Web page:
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Published September 4, 2018 | Published
Journal Article Open

Suppression of convective precipitation by elevated man-made aerosols is responsible for large-scale droughts in north China


It has been proposed that the summer "South Flood–North Drought" (SFND) pattern observed in China over recent decades is caused by the relative impacts of global warming, aerosol loading, and natural variability on regional rainfall (1⇓–3). This conclusion is supported by a recent study by Day et al. (4) in which the SFND is attributed to the changes in the frequency of frontal rain events. Using a technique called the Frontal Rain Event Detection Algorithm for the observations during 1951–2007, decadal changes in the amount and distribution of rainfall in eastern China were found to be overwhelmingly due to changes in frontal rainfall (4). Day et al. conclude that frontal rainfall was envisioned as the product of large-scale frontal convergence and the nonfrontal rainfall was because of local convection, orographic rainfall, and typhoon rainfall. The authors further imply that the shifts in frequency and latitude of frontal rainfall over the recent decades in eastern China reflect changes in large-scale atmospheric circulation.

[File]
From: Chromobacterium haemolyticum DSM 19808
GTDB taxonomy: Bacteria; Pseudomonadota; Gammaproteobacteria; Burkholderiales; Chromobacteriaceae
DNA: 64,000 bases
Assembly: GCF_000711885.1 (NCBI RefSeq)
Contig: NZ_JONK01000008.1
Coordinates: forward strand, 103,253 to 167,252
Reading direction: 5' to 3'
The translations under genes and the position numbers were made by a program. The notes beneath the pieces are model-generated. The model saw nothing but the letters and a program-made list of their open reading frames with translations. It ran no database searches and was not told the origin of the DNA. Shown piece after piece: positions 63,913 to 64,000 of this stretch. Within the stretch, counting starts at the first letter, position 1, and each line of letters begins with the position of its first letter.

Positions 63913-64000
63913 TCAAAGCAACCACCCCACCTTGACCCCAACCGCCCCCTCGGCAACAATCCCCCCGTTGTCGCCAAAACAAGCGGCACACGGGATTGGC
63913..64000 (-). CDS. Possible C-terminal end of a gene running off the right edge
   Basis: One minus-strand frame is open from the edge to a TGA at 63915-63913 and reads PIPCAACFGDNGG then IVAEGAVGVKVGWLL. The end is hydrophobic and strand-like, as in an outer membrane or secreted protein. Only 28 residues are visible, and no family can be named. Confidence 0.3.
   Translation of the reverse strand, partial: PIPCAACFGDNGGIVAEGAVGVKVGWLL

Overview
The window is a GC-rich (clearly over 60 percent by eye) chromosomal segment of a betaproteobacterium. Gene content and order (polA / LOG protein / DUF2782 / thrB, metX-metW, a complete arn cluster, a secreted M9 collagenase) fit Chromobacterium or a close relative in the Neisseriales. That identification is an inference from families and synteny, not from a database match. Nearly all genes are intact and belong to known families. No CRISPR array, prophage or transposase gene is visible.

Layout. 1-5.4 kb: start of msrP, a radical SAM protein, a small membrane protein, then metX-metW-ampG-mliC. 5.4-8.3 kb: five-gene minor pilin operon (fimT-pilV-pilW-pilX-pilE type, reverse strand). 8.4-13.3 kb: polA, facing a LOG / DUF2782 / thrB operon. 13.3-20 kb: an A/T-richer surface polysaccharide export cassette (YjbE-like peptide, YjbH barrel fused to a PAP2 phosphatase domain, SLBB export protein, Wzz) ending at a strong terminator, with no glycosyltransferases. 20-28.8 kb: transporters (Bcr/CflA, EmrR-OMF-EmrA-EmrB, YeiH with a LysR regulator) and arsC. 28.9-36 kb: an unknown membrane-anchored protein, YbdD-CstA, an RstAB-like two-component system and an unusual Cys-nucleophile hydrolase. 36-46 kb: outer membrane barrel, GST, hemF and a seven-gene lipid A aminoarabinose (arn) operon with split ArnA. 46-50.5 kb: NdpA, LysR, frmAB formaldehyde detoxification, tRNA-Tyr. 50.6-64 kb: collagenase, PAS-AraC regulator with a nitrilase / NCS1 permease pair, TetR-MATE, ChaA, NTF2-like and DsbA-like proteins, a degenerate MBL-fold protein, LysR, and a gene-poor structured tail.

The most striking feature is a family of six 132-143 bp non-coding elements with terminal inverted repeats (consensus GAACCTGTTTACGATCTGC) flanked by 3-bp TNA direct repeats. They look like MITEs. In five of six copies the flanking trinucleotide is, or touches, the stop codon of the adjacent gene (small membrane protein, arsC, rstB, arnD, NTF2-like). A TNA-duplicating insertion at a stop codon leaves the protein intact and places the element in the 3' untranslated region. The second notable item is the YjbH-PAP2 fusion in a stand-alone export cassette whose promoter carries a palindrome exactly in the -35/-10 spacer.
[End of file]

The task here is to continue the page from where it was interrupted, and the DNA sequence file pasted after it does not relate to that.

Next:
Additional Information

© 2018 National Academy of Sciences. Published under the PNAS license. Published ahead of print August 21, 2018. This work was partially supported by Department of Science and Technology of China Grants 2016YFC0202702 and 2014BAC22B06 and National Natural Science Foundation of China Grant 21577126. This work was also supported by the Joint National Natural Science Foundation of China–Israel Science Foundation Research Program Grant 41561144004. Part of this work was also supported by the "Zhejiang 1000 Talent Plan" and Research Center for Air Pollution and Health in Zhejiang University. The views expressed in this paper are those of the author(s) and do not necessarily represent those of the US Environmental Protection Agency. Author contributions: S.Y. designed research; Z.L., S.Y., L.W., K.M., W.L., and K.A. performed research; Z.L., S.Y., L.W., K.M., W.L., and K.A. analyzed data; and Z.L. and S.Y. wrote the paper. The authors declare no conflict of interest.

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